Monday, 29 May 2017

What movies can you never get tired of watching?

Please write your 10 best favourite movies 🎥 in the comment box below .
My list (not in an order) - hard to choose 10 though🤔. These are the ones came to my mind first...... probably for a reason
1. The Matrix (1999)
2. One flew over the cuckoos nest (1975)
3. Forrest Gump (1994)
4. Interstellar (2014)
5. The Green Mile (1999)
6. The Shawshank Redemption (1994)
7. The Godfather 1 & 2 (1972 &74)
8. When Harry met Sally (1989)
9. Lagaan: Once Upon a Time in India (2001)
10. The pursuit of Happiness (2006)
Please write your 10 favourite movies. And please don't forget to share this post to your friends..... Let us see what their favourites are 💞

Sunday, 28 May 2017

New Research Shows That Chronic Fatigue Syndrome Isn’t Just “All in Your Head”

Researchers have discovered that people with chronic fatigue syndrome/myalgic encephalomyelitis have elevated levels of seven specific species of gut bacteria. This discovery could lead to targeted diagnostic tools and treatments for the disease.

CHRONIC FATIGUE SYNDROME

Chronic fatigue syndrome/myalgic encephalomyelitis (ME/CFS) is a debilitating disorder. The fatigue and other symptoms it causes result in an inability to participate in the daily activities of life for many sufferers. Although more than one million Americans have ME/CFS — more than lupus, multiple sclerosis, and some types of cancer — there is not yet any treatment, or meaningful diagnostic tool. Four times as many women suffer from ME/CFS, and it lasts for years in some patients.
Although the disease was previously thought of as some kind of imaginary ailment, ME/CFS is now being taken seriously by researchers. This week, new research published in Microbiome reveals that people who have ME/CFS also have abnormal levels of specific gut bacteria — and the levels of bacteria vary with symptom severity.
“By identifying the specific bacteria involved, we are one step closer to more accurate diagnosis and targeted therapies,” head researcher Ian Lipkin said in a press release from the Center for Infection and Immunity (CII) and the Mailman School of Public Health of Columbia University.
The team carefully matched, and then followed, 50 ME/CFS patients and 50 healthy controls. They took fecal and blood samples from all participants, and tested the fecal samples for bacterial species and the blood for immune molecules. Seven distinct species of intestinal bacteria were so strongly associated with ME/CFS that an accurate diagnosis could be predicted based on the elevated presence of all of them.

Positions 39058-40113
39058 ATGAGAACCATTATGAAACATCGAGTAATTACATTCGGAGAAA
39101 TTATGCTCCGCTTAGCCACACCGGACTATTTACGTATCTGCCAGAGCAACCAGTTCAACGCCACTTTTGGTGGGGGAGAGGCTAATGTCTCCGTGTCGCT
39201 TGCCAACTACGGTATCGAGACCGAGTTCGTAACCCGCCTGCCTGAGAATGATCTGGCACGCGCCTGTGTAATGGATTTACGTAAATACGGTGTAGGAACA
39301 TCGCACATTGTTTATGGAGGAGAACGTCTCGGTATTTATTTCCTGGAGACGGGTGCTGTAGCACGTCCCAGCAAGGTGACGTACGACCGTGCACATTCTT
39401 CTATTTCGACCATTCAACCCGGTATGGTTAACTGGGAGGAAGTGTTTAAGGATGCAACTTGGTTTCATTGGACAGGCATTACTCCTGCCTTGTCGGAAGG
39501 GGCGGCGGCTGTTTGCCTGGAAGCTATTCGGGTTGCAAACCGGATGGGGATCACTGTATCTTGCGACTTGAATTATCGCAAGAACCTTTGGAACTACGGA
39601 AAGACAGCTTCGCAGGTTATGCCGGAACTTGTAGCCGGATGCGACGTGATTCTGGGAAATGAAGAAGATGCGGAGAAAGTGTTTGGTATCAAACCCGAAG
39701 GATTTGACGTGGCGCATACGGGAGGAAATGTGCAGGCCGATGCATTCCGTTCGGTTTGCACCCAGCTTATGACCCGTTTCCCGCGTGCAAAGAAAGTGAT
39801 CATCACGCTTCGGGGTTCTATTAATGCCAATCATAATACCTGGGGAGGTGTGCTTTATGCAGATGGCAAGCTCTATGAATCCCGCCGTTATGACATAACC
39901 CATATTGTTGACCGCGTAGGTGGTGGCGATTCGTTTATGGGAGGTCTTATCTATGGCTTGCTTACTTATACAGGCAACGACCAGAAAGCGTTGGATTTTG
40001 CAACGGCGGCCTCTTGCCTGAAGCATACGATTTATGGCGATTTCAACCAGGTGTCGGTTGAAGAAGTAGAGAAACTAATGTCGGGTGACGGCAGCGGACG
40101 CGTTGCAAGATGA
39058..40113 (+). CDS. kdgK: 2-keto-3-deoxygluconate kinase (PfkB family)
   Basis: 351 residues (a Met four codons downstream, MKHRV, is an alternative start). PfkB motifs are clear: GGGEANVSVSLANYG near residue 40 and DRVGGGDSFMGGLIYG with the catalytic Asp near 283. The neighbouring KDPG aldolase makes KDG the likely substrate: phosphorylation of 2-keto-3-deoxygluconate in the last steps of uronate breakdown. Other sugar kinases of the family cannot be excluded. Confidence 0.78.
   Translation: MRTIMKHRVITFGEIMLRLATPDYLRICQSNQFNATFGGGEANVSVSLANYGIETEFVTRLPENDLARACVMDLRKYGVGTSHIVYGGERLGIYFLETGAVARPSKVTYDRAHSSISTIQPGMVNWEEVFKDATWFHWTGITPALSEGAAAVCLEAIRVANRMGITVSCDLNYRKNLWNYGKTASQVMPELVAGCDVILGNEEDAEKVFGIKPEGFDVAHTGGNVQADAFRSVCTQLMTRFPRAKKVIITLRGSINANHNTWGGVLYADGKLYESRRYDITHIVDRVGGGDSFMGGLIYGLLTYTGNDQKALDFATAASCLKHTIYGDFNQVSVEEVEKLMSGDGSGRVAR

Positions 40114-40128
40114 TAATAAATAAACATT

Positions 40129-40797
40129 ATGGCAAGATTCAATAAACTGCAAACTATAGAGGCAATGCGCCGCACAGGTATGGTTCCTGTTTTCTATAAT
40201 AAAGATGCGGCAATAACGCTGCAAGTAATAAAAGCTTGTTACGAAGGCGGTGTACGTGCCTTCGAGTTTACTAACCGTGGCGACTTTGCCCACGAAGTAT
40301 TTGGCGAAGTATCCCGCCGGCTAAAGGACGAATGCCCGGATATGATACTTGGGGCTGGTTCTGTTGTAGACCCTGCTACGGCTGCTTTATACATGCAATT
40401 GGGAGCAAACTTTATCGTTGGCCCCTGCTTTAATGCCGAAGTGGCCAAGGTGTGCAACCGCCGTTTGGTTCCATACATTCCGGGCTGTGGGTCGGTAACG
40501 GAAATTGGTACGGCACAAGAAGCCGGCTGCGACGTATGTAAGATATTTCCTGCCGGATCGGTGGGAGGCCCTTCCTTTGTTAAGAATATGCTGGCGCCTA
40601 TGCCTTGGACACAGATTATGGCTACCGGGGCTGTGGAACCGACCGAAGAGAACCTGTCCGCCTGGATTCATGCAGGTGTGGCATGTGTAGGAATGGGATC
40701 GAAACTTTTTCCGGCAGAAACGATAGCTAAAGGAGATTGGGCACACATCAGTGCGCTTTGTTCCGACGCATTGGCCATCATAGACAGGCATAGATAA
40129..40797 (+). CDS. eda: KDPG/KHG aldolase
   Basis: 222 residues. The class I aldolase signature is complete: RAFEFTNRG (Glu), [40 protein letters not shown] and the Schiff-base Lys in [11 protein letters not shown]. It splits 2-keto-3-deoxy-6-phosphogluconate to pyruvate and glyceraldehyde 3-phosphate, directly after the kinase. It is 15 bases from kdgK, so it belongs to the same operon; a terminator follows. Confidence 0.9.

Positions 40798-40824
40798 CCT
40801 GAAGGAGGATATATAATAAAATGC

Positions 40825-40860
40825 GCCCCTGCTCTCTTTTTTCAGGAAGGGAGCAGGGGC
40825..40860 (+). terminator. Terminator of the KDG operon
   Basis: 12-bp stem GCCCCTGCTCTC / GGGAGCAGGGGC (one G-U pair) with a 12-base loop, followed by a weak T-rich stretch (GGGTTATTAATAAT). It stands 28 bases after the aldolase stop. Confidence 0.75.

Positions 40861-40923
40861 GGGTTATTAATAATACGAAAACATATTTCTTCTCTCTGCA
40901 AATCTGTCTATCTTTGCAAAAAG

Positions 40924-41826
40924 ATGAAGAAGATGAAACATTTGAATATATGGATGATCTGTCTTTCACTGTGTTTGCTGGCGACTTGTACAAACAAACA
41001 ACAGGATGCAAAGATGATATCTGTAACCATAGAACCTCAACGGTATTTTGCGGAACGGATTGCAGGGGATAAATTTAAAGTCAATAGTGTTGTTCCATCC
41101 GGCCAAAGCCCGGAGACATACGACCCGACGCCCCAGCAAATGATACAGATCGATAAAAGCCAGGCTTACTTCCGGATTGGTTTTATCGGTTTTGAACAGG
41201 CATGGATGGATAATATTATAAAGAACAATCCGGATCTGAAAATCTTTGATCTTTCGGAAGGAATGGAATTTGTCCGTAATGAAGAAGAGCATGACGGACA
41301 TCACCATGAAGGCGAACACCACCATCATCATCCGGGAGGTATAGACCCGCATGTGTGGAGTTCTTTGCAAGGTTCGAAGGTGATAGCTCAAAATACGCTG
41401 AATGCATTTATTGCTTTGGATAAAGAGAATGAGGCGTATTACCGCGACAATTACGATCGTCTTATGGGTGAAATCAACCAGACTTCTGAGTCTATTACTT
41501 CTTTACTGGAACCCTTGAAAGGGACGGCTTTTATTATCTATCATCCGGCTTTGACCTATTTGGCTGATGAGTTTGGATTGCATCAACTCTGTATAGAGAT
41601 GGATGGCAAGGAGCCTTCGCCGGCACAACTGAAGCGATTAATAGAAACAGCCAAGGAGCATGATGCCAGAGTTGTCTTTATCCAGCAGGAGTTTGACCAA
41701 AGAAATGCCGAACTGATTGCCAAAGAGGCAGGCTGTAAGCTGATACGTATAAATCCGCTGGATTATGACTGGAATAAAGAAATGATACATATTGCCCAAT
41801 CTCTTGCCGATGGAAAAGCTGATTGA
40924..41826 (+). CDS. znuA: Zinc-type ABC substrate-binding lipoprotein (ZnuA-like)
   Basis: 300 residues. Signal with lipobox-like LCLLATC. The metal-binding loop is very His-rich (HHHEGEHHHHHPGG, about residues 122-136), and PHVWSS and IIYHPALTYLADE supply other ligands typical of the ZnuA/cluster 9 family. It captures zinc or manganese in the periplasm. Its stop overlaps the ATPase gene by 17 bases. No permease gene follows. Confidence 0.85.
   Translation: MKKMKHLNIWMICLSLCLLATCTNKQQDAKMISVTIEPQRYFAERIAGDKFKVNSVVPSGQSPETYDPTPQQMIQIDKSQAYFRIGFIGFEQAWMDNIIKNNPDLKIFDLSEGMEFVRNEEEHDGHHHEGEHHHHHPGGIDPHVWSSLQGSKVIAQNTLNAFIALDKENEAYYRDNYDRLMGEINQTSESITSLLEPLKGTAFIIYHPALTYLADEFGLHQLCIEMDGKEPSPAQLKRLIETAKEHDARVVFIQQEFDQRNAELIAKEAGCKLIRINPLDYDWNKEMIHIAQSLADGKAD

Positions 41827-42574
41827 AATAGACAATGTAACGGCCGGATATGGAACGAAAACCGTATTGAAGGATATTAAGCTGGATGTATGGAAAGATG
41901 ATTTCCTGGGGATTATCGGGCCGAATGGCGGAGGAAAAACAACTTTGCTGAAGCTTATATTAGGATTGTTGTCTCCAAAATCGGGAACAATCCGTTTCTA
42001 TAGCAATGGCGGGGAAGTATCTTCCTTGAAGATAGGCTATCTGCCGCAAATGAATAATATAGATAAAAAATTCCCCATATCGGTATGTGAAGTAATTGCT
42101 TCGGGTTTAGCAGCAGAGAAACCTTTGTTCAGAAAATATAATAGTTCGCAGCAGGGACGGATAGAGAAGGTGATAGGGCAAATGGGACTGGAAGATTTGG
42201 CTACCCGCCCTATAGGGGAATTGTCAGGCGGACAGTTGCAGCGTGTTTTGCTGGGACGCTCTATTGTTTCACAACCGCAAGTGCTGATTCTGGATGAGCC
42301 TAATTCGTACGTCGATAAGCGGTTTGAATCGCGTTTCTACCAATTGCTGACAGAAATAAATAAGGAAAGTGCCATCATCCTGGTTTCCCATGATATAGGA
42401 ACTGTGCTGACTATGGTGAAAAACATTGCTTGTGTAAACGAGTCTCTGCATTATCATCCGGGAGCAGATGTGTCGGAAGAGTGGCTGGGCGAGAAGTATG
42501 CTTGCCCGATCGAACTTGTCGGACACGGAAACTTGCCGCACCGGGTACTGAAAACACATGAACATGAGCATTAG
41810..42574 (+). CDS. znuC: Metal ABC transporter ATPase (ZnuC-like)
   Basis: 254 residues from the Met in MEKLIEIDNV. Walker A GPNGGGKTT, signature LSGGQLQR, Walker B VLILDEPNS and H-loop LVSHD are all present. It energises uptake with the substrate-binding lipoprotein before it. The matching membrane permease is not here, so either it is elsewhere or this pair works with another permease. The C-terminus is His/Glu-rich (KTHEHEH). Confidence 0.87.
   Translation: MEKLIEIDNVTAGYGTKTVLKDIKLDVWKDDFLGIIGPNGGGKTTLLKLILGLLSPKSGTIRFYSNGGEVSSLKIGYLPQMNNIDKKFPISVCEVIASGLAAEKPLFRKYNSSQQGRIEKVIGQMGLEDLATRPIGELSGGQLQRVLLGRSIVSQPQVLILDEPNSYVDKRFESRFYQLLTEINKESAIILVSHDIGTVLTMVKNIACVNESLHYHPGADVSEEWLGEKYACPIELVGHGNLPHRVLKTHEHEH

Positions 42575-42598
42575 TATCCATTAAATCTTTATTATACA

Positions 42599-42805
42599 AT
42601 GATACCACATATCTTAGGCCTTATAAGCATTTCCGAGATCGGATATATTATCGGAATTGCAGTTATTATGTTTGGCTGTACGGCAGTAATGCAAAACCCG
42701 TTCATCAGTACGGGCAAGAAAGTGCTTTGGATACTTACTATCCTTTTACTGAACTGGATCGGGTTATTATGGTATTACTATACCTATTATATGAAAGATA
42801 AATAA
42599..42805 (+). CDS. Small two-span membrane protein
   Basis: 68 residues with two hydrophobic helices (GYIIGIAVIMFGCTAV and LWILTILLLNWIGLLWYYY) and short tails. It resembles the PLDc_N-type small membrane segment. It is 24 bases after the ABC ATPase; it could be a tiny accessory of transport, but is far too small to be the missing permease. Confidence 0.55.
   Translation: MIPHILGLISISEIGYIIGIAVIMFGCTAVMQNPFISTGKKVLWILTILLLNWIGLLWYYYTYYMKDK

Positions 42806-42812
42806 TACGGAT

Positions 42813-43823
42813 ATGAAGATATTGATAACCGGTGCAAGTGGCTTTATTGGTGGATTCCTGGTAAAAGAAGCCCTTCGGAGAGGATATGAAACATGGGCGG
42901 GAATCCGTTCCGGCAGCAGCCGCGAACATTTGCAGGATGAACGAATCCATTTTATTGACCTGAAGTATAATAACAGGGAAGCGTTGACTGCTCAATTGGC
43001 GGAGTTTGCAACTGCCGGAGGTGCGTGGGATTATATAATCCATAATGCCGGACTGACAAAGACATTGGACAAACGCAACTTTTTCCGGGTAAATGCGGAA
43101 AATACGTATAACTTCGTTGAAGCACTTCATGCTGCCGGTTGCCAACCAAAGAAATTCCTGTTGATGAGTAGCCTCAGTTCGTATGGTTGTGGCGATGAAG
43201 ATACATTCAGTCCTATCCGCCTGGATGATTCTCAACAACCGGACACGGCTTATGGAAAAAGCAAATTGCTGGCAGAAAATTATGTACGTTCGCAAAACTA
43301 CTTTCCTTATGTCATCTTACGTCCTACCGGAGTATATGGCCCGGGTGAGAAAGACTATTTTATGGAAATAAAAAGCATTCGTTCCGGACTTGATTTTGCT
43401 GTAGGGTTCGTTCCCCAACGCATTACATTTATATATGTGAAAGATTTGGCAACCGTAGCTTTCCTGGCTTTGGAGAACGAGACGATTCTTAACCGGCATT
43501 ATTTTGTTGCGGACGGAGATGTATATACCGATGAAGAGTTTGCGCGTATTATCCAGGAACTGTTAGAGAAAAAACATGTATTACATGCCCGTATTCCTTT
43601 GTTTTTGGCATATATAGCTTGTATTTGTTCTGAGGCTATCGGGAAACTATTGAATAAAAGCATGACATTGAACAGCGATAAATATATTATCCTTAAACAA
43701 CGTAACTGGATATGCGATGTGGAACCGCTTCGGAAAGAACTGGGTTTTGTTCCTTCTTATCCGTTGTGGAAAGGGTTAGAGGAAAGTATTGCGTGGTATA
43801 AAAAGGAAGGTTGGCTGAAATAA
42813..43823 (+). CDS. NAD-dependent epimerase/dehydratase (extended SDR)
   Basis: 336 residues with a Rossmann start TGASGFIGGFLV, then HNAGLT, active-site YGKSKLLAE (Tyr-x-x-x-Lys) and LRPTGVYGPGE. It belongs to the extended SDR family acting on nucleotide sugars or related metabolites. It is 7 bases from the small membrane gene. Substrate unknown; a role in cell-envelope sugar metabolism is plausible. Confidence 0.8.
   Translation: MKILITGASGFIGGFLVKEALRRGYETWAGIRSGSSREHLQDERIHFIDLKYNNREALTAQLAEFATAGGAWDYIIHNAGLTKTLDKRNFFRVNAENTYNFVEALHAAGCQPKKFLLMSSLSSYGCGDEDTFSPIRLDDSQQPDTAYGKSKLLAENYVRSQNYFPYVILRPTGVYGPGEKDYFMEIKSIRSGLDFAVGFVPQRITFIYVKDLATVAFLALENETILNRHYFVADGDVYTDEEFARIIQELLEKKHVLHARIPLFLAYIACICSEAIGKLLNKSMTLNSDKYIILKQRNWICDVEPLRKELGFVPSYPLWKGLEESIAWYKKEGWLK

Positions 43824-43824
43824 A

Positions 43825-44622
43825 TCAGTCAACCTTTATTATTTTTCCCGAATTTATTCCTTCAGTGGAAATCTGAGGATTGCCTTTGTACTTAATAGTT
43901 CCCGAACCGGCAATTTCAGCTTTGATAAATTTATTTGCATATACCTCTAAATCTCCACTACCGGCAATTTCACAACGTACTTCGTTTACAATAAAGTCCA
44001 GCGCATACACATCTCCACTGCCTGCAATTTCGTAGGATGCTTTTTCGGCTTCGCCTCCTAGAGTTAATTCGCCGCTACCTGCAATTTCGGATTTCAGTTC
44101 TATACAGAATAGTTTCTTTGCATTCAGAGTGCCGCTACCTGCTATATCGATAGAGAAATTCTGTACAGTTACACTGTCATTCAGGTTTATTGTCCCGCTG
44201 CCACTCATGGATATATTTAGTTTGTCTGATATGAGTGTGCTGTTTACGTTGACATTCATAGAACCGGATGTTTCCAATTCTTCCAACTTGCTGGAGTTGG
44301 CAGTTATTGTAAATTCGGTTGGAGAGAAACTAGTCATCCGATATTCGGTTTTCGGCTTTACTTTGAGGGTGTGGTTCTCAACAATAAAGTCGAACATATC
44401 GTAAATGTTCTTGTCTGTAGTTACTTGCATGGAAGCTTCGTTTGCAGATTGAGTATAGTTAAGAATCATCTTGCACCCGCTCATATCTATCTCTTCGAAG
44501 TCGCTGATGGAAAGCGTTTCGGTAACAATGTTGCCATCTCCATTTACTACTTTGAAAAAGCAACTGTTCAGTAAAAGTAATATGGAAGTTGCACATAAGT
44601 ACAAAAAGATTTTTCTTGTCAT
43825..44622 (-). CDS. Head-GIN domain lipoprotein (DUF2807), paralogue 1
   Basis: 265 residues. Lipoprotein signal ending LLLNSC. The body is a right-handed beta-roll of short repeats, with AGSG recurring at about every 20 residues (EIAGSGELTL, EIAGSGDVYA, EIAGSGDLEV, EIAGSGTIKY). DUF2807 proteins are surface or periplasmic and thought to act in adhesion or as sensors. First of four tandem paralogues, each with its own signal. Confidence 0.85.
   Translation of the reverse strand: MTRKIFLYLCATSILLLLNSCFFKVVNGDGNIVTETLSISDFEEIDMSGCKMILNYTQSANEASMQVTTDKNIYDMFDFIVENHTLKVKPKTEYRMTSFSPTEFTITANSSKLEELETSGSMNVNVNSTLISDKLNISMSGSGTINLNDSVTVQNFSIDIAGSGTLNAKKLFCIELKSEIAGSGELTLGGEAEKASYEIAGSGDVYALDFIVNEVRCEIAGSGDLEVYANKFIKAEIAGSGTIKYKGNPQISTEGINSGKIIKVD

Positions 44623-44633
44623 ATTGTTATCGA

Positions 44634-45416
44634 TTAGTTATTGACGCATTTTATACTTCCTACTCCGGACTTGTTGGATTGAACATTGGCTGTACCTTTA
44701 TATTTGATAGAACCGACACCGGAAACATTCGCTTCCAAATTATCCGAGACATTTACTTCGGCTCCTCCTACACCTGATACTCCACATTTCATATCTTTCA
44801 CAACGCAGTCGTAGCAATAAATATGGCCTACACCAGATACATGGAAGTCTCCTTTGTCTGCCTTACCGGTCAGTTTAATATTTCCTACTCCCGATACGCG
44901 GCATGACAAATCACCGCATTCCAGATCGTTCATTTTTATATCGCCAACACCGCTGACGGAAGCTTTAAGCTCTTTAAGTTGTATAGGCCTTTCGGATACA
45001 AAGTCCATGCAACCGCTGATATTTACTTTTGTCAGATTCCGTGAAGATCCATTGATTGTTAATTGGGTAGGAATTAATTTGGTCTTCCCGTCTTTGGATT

Although this study included a small sample, subject to further verification, this research could be the first step toward targeted diagnostic tools and treatments for the disease.
References: ScienceAlert - Latest, Microbiome Journal, Columbia University Mailman School of Public Health, CDC

Sunday, 21 May 2017

New Research Shows That Time Travel Is Mathematically Possible

Physicists have developed a new mathematical model that shows how time travel is theoretically possible. They used Einstein's Theory of General Relativity as a springboard for their hypothetical device, which they call a Traversable Acausal Retrograde Domain in Space-time (TARDIS).
BENDING TIME
Even before Einstein theorised that time is relative and flexible, humanity had already been imagining the possibility of time travel. In fact, science fiction is filled with time travelers. Some use metahuman abilities to do so, but most rely on a device generally known as a time machine. Now, two physicists think that it’s time to bring the time machine into the real world — sort
“People think of time travel as something as fiction. And we tend to think it’s not possible because we don’t actually do it,” Ben Tippett, a theoretical physicist and mathematician from the University of British Columbia, said in a UBC news release. “But, mathematically, it is possible.”
Essentially, what Tippet and University of Maryland astrophysicist David Tsang developed is a mathematical formula that uses Einstein’s General Relativity theory to prove that time travel is possible, in theory. That is, time travel fitting a layperson’s understanding of the concept as moving “backwards and forwards through time and space, as interpreted by an external observer,” according to the abstract of their paper, which is published in the journal Classical and Quantum Gravity.
Oh, and they’re calling it a TARDIS — yes, “Doctor Who” fans, hurray! — which stands for a Traversable Acausal Retrograde Domain in Space-time.

FEASIBLE BUT NOT POSSIBLE. YET.

“My model of a time machine uses the curved space-time to bend time into a circle for the passengers, not in a straight line,” Tippet explained. “That circle takes us back in time.” Simply put, their model assumes that time could curve around high-mass objects in the same way that physical space does in the universe.
For Tippet and Tsang, a TARDIS is a space-time geometry “bubble” that travels faster than the speed of light. “It is a box which travels ‘forwards’ and then ‘backwards’ in time along a circular path through spacetime,” they wrote in their paper.
Unfortunately, it’s still not possible to construct such a time machine. “While is it mathematically feasible, it is not yet possible to build a space-time machine because we need materials — which we call exotic matter — to bend space-time in these impossible ways, but they have yet to be discovered,” Tippet explained.
Indeed, their work isn’t the first to suggest that time traveling can be done. Various other experiments, including those that rely on photon stimulation, suggest that time travel is feasible. Another theory explores the potential particles of time.